[FSFE PR][DE] Open Letter to Prime Minister Erdogan: Invest your $5b in digital freedom

Henry Jensen hjensen at gmx.de
Fr Jun 21 08:52:25 UTC 2013


bin ich der einzige, der meint, dass diese PM/Offene Brief zur Unzeit
kommt? Nichts für ungut, aber in der Türkei werden Menschen von der
Polizei gejagt, verletzt und getötet, weil sie das Recht auf freie
Meinungsäußerung wahrnehmen. 

In diesem Zusammenhang einen offenen Brief ausgerechnet an Erdogan zu
schreiben finde ich daneben. Da kann man ja gleich Kim Jong-un
anschreiben und ihm zu "Red Star" GNU/Linux gratulieren.

Sachlich ist die Aufforderung das Geld in freie Software zu stecken ja
richtig, aber politisch eine Instinktlosigkeit. Gut möglich, dass es
sich die FSFE dadurch mit einigen aus der Protestbewegung (viele junge,
IT-affine Leute) verscherzt.

Wenn schon eine PM mit Bezug auf freie Software, dann wäre m. E. ein
offener Brief an die demokratische Protestbewegung besser gewesen.
Inhalt könnte gewesen sein, angesichts der kommenden Zensur von
sozialen Medien[1] auf freie Software, freie Protokolle und
Verschlüsselung zu setzen.




On Thu, 20 Jun 2013 14:54:49 +0200
Free Software Foundation Europe <press at fsfeurope.org> wrote:

> = Open Letter to Prime Minister Erdoğan: Invest your $5b in digital
> freedom =
>    [Read online: https://fsfe.org/news/2013/news-20130620-01.en.html ]
> In recent weeks, political events [1] in Istanbul have been the focus of
> international media. Important discussions are taking place about
> Turkey's government and her people. Several have lost their lives in the
> process.
> Days before the protests in Taksim Square erupted, President Erdoğan was
> in America. On behalf of an ambitious education investment project
> called FATIH [2], he toured Silicon Valley as the guest of America's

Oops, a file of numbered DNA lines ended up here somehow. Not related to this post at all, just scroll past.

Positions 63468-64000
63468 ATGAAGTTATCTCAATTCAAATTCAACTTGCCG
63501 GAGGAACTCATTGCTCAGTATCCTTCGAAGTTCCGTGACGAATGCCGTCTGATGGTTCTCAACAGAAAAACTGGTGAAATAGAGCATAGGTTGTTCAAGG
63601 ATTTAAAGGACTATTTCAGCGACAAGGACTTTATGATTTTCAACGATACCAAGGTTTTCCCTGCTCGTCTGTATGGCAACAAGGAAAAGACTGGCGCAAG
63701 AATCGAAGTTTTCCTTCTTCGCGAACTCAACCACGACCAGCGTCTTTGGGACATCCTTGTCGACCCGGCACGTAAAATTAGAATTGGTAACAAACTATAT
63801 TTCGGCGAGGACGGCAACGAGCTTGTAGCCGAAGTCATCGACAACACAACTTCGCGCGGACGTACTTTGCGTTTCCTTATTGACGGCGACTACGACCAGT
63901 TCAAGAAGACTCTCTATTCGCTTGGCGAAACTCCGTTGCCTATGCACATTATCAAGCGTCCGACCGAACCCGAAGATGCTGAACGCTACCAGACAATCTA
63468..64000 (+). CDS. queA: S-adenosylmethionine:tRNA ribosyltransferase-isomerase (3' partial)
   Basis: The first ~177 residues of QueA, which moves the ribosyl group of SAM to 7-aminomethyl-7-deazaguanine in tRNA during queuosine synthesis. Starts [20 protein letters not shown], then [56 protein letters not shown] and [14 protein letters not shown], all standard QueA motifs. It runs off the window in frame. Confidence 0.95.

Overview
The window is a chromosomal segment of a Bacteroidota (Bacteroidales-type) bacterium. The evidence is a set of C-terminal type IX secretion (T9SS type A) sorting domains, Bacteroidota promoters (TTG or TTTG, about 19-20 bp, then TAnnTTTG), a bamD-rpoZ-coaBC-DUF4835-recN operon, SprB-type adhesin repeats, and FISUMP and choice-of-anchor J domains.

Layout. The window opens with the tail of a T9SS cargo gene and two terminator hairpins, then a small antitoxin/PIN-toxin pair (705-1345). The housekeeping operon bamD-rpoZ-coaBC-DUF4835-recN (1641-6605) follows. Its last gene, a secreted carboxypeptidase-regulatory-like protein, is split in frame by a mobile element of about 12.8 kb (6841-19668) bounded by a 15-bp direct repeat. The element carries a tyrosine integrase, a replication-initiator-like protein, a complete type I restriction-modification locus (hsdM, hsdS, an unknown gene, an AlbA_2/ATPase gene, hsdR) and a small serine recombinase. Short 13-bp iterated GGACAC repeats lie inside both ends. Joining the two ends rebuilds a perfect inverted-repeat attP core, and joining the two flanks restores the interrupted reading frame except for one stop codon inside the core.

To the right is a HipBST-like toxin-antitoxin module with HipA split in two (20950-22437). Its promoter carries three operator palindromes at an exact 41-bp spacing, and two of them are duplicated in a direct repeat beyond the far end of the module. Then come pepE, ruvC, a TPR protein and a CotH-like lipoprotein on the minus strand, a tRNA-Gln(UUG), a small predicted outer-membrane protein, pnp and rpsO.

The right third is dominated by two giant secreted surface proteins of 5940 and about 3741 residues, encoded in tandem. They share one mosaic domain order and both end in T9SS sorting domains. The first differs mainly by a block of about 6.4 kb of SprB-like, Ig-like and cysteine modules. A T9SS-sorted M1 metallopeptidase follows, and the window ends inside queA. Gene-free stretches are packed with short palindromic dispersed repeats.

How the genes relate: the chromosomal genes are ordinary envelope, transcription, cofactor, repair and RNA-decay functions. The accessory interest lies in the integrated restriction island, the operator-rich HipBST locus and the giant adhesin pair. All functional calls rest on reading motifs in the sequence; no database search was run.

> largest technology companies, each of whom are hoping to land a contract
> for more than 10 million new tablet computers.
> As the safety and freedom on the street of Turkey's activists is hotly
> debated in the press, the safety and freedom of her children to learn
> has understandably received much less attention. Whether it is publicly
> discussed or not however, $5 billion will soon be spent on education,
> and it's impact on the rights of the next generation of Turkey's
> students will be immense.
> FSFE's Education Team [3] is dedicated to empowering students via Free
> Software. If you think that humans deserve rights over the technology
> they use, you can add your name to our list of supporters [4] .
> == The letter ==
> Prime Minister Recep Tayyip Erdoğan,
> Recently you visited America [5] to discuss the acquisition of 10.6
> million tablets from leading technology companies for students, on
> behalf of Turkey's project FATIH [2].
> We urge you to take alternative products into consideration, and
> consider the impact of the software those tablets use.
> Google, Apple, and Microsoft, who hosted you, all tie their tablets to
> software which would prevent Turkish children from studying and
> customising it. The companies you spoke to enforce strict proprietary
> licensing which would ensure that schools could only lease their ability
> to use applications, not own them or rights to them.